CIA’s ‘Argo’ plot was inspired by Roger Zelazny’s novel ‘Lord of Light’
By now many people have seen the trailer for Ben Affleck’s new film “Argo.” The film’s plot explores the background behind a zany CIA cover story to rescue Iran hostages in 1979, with agents posing as filmmakers on a Middle Eastern location scout for an imaginary science fiction film “Argo”. What is lesser known is that the ruse was inspired by one of science fiction’s great novels “Lord of Light,” crafted by one of its most inventive writers, Roger Zelazny.
And now filmmaker Judd Ehrlich is exploring this story within a story in the documentary “Science Fiction Land: A Stranger Than Fiction Doc.”
According to Ehrlich’s Kickstarter page, in the mid-70s a guy by the name of Barry Ira Geller bought the rights to Zelazny’s award-winning novel “Lord of Light,” adapted it as a screenplay, then enlisted an all-star team of creatives to make it into a blockbuster and “the world’s first science fiction theme park — Science Fiction Land.” The team included legendary comics artist Jack Kirby; Hollywood makeup and special effects artists John Chambers & Maurice Stein; architect Paolo Soleri; science fiction author Ray Bradbury; and noted futurist Buckminster Fuller.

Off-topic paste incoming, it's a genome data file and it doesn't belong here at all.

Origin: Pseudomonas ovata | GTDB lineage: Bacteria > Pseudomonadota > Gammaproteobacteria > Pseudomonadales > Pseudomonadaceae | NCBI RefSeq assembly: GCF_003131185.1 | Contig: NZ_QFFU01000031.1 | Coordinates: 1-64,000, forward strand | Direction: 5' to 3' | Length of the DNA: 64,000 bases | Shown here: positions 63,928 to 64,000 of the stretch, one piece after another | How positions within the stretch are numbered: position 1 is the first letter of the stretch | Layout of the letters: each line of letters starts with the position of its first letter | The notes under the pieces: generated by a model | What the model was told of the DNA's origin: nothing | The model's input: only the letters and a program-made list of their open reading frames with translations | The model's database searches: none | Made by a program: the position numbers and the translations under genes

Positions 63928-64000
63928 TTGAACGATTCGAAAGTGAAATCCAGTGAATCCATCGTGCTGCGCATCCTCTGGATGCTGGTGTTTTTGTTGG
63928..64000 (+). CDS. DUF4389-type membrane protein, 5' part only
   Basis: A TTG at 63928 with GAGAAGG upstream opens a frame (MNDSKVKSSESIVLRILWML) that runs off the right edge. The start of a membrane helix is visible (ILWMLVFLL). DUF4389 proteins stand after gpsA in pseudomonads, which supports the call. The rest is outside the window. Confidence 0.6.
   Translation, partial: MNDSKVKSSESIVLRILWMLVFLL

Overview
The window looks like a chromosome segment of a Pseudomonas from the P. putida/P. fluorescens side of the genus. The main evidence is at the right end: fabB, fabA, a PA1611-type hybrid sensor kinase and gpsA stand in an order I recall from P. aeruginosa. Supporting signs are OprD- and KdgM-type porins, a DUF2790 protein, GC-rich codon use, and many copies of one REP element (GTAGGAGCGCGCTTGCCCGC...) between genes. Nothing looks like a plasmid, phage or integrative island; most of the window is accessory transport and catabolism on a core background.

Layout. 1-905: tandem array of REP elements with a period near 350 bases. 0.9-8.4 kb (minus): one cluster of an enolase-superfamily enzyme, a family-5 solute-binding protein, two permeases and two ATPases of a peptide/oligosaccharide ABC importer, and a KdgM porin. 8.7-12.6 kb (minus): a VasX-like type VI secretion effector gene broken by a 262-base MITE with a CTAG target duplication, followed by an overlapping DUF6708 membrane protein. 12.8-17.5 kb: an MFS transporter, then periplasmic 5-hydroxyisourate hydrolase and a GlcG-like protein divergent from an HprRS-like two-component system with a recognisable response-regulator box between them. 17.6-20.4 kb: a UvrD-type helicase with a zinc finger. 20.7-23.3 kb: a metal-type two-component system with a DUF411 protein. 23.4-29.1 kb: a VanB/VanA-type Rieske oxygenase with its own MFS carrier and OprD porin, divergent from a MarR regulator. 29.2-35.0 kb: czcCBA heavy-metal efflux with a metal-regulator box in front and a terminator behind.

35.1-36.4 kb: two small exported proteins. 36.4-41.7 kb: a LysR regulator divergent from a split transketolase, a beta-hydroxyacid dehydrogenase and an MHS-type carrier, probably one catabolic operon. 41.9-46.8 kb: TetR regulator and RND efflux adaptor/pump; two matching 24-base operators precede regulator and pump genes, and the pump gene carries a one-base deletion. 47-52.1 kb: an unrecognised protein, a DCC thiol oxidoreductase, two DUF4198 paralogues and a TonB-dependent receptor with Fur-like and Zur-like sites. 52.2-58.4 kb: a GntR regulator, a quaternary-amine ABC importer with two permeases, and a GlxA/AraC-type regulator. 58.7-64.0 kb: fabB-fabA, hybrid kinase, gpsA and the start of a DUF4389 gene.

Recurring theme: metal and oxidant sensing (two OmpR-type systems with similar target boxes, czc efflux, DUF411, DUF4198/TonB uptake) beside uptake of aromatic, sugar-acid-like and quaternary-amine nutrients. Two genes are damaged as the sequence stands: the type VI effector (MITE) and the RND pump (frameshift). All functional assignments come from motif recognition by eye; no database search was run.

The project ultimately fell through, but Geller noticed years later that his script and Kirby’s designs were used by CIA agent Tony Mendez (played by Affleck) for the Iran hostage rescue plan. Mendez changed the title from “Lord of Light” to “Argo.”
Maybe two film projects, one a narrative the other a documentary, will revive interest in Zelazny’s masterpiece to the point where we’ll actually see it made into a film. And even if it isn’t, the various simulacra at work in the mess of spies, filmmakers, science fiction story tellers, etc., would truly fascinate Jean Baudrillard.
Watch the “Science Fiction Land” trailer below.